Jesus' Early Galilean Ministry - Part 4
First, Cana is one of the places that has been disputed in terms of its exact location, However, the most probable area is a tile reflected in a place (a hill) that is yet to be excavated. In John 2, after the turning of the water into wine, Jesus goes to Jerusalem where he clears the Temple and then heads back north through Samaria where he has the encounter with the woman at the well. This happens just after his night time dialogue with Nicodemus. The gate coming out of the old wall in Jerusalem, to this day bears the name, the Damascus Gate. The location of the ancient road that heads north out of Jerusalem toward Damascus, first through Samaria and then Galilee; pilgrims, to this day, stream in and out of it. The street inside the Damascus Gate with the traditional custom of bartering at open air shops are still there, even after centuries.
There is a small group, numbering only in the hundreds of people living in the West Bank that trace their ancestry back to Samaria and to Samaritans. Here are two dressed in festive garments holding up a unique version of the Samaritan Torah at Passover. It is several hundred feet higher than it would have been in the ancient world and is enclosed by an ornate shrine. The place for Jacob’s well, near Sychar is one that many archaeologists think is authentic. At the end of Jesus’ encounter with the Samaritan woman; as the disciples returned, he exclaimed how the fields were white for harvest. Perhaps thinking of the whitest colored wheat fields in that vicinity, but of course referring to the potential harvest of souls in Samaria. And then as we move to the Sermon on the Mount, there is the beautiful Franciscan Church of the Beatitudes at the traditional cite on northwestern shore of the Sea of Galilee. Though, there is insufficient information as to where in the Galilean hill country Jesus spoke. As one goes out into the area of the chapel from the previous slide, one can see this large plateau like grassy area in the middle of the slide where huge crowds could gather and a speaker who could project their voice well and still be heard today by large numbers of people.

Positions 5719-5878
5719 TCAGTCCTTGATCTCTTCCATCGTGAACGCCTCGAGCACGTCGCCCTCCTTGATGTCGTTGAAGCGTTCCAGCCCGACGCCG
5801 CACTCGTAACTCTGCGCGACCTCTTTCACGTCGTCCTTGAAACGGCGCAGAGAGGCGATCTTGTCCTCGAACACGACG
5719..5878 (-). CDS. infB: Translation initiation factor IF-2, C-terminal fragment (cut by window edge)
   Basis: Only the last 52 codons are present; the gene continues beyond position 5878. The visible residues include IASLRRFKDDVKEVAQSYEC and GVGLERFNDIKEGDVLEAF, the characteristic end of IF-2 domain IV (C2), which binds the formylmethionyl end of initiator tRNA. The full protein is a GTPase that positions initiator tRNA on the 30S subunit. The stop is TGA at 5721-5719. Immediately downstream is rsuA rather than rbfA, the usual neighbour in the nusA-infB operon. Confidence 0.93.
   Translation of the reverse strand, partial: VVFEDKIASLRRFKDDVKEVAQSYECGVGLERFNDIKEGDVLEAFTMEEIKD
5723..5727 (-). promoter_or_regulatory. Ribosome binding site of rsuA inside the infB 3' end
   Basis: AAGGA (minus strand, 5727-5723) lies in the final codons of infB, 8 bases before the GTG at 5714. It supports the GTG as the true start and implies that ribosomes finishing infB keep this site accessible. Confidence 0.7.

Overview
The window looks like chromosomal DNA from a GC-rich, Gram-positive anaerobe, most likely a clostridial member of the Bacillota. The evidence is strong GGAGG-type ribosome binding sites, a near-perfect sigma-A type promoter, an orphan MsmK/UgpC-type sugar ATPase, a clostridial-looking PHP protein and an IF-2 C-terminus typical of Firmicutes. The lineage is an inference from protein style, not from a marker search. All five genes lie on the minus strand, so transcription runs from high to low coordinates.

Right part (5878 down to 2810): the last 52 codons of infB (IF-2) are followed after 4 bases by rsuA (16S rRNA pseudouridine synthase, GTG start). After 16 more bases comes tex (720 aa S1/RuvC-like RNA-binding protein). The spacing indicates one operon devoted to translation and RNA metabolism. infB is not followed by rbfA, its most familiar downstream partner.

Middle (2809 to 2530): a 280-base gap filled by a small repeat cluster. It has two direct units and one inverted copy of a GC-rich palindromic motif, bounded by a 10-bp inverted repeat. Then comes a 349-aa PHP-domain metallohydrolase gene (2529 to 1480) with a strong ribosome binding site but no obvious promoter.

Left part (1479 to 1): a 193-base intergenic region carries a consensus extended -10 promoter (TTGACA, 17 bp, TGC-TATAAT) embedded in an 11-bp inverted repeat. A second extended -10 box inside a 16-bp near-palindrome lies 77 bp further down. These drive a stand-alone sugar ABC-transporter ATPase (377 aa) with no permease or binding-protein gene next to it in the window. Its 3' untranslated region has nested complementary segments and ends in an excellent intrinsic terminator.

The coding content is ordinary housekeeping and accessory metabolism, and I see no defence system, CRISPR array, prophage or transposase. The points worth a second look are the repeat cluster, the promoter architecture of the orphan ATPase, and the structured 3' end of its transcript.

The Sea of Galilee in the background masks another slope from that plateau down to sea level. Here is a view of Bethsaida, north to the Sea of Galilee. Another key location and fishing village that figures in Jesus’ great Galilean ministry in more than one Gospel reference. Hippos and its ruins is one of the ten cities of Decapolis, located to the east of the Sea of Galilee. And visible from just about any place, Jesus may have given the Sermon on the Mount near here. He may have had it in mind when he said that a city on a hill cannot be hidden. And then Jesus’ sermon ends with that famous contrast parable of the two builders, those men who respectable built their homes on either rock or sand. One wonders if Christ might have had in mind the frequent wadies that punctuated the Israelite landscape, especially flowing into the Jordan River. This is perhaps the most dramatic of them, Wadi Kap, further to the south; roughly parallel with the road to Jerusalem from Jericho, can in drought times contain a small amount of water. But after the rains the rush of water increases and thus people can easily find their lives in peril. After a particularly wet winter, people would have to wade through the water, eagerly helped by young local boys who then ask for shekel from the tourist in return for their unsolicited help. But on the rocky walled sides of this same wadi appear St George’s Greek Orthodox Monastery, going all the way back to the middle of the first millennium AD, still functioning with a staff of Orthodox Monks and residents representing a dramatically contrast. Something, along the lines that Jesus could have had in mind as he told the parallel of the two builders in the story of the man who built his house on the rock or in Luke contemporary version with a deep foundation.